The UK has left the EU, and the transition period after Brexit comes to an end on 31st December 2020. Given the very recent news of a trade deal with the EU, announced on 24th December, Motorsport UK is now exploring the implications for our sport with the relevant government departments. The governing body is aware of the need for organisers and participants to plan for 2021 and is seeking urgent responses from government to establish clear guidance.
Please continue to follow www.motorsportuk.org/brexit-transition for the latest updates as further information becomes available.
What we know so far:
What does this mean for me if I want to travel into or through Europe to take part in motorsport events from 1st January 2021?
Individuals and teams travelling to events should be aware of key changes following the anticipated UK departure from the European Union.
So what in particular do I need to think about?
- Travel insurance that includes personal health insurance
- Passports (must have a minimum of 6 months’ validity and be less than 10 years old)
- International Driving Permits (required by some EU states)
- Green Cards (can take up to a month for insurance companies to issue)
- All vehicles will need to display a GB sticker even if there is a GB logo on their vehicle number plate
- Anyone driving their own car within the EU will be required to carry their vehicle V5C logbook
- Anyone wishing to take a rental car out of the UK to the EU will also need to complete a VE103 form requesting permission
Please also note: Arrangements in respect of ATA Carnets and the European Health Insurance Card (EHIC) are yet to be announced. Motorsport UK will provide an update as soon as this information is available.
Will I be able to travel to the EU without a visa?
It appears that visa free movement will be permitted for 90 days in any 180 days for business (meetings & conferences) and tourism.
Sport should therefore be largely unaffected, including the movement of support staff where salaried in the UK, but if persons are salaried from within the EU this may not be so.
Longer stays and other business activities will be subject to the immigration rules of individual states.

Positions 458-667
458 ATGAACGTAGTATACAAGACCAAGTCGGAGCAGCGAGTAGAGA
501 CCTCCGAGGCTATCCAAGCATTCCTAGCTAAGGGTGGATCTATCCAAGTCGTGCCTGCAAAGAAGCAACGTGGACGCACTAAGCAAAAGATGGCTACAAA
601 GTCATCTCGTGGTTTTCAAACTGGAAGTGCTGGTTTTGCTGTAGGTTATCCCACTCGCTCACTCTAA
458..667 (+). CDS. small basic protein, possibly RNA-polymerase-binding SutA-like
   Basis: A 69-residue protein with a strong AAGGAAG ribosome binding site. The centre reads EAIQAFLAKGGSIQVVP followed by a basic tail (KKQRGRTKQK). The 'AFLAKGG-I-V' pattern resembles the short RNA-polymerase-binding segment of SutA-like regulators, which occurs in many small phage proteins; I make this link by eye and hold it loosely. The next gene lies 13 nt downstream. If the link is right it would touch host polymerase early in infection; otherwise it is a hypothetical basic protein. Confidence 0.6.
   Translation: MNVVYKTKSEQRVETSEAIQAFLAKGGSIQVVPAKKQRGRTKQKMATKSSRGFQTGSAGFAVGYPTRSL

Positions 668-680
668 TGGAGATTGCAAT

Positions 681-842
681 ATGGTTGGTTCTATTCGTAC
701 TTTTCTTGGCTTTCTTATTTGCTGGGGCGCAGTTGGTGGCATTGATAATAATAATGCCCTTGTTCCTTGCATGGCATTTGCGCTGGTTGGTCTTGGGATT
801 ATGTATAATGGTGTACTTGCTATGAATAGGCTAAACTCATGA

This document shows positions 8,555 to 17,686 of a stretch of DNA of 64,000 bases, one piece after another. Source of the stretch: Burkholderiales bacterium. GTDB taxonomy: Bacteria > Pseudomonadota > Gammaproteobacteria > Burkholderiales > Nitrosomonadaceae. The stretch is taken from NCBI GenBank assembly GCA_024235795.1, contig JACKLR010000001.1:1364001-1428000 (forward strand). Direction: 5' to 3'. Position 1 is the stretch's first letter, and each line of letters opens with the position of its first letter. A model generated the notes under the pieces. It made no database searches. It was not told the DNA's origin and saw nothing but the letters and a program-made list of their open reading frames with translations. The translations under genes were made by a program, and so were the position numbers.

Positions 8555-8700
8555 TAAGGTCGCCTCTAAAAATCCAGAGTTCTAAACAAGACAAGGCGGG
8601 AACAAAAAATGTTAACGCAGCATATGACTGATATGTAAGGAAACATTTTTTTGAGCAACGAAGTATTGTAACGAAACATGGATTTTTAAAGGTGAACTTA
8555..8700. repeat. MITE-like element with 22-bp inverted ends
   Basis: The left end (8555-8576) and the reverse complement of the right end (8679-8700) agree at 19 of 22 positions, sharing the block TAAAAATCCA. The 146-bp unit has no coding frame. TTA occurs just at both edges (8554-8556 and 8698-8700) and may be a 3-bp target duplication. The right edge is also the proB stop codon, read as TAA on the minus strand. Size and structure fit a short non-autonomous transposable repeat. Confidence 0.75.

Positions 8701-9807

Coaching overseas may be subject to the coach requiring a visa.
Will my current UK health care insurance be sufficient for travel?
Please check with your healthcare provider to see whether you are covered in Europe, as you may need to take out further insurance to provide the necessary cover.
Is a Green Card required and how do I obtain one?
From 1st January individuals require a green card to drive their car in Europe. This is a document motorists get from their insurer to prove their car is covered.
Motorists should contact their insurers six weeks before travelling to ask for a green card.
Separate green cards are needed for trailers and caravans.
The green card is only proof of a minimum level of third-party cover – individuals will need to check with their insurer to find out what level of cover they would receive.
Will I need an International Driving Permit (IDP)?
An IDP will be needed to drive in some European countries. Government advice is to check with the embassy of the country you are thinking of travelling to.
What about my equipment which needs to come with me?
We are seeking clarification from government on the subject of customs papers/carnets.
What if I am a settled EU Citizen living in the UK?
EU citizens will need to register with the EU settlement scheme before June, in order to continue living and working in Britain.
Successful applicants will be granted the indefinite right to continue living and working in the UK.
Further clarity is anticipated on this matter.
We draw competitors’ attention to the following sites for further guidance updates:
You can also use the Transition Self Checker to get more guidance and actions tailored to your organisation.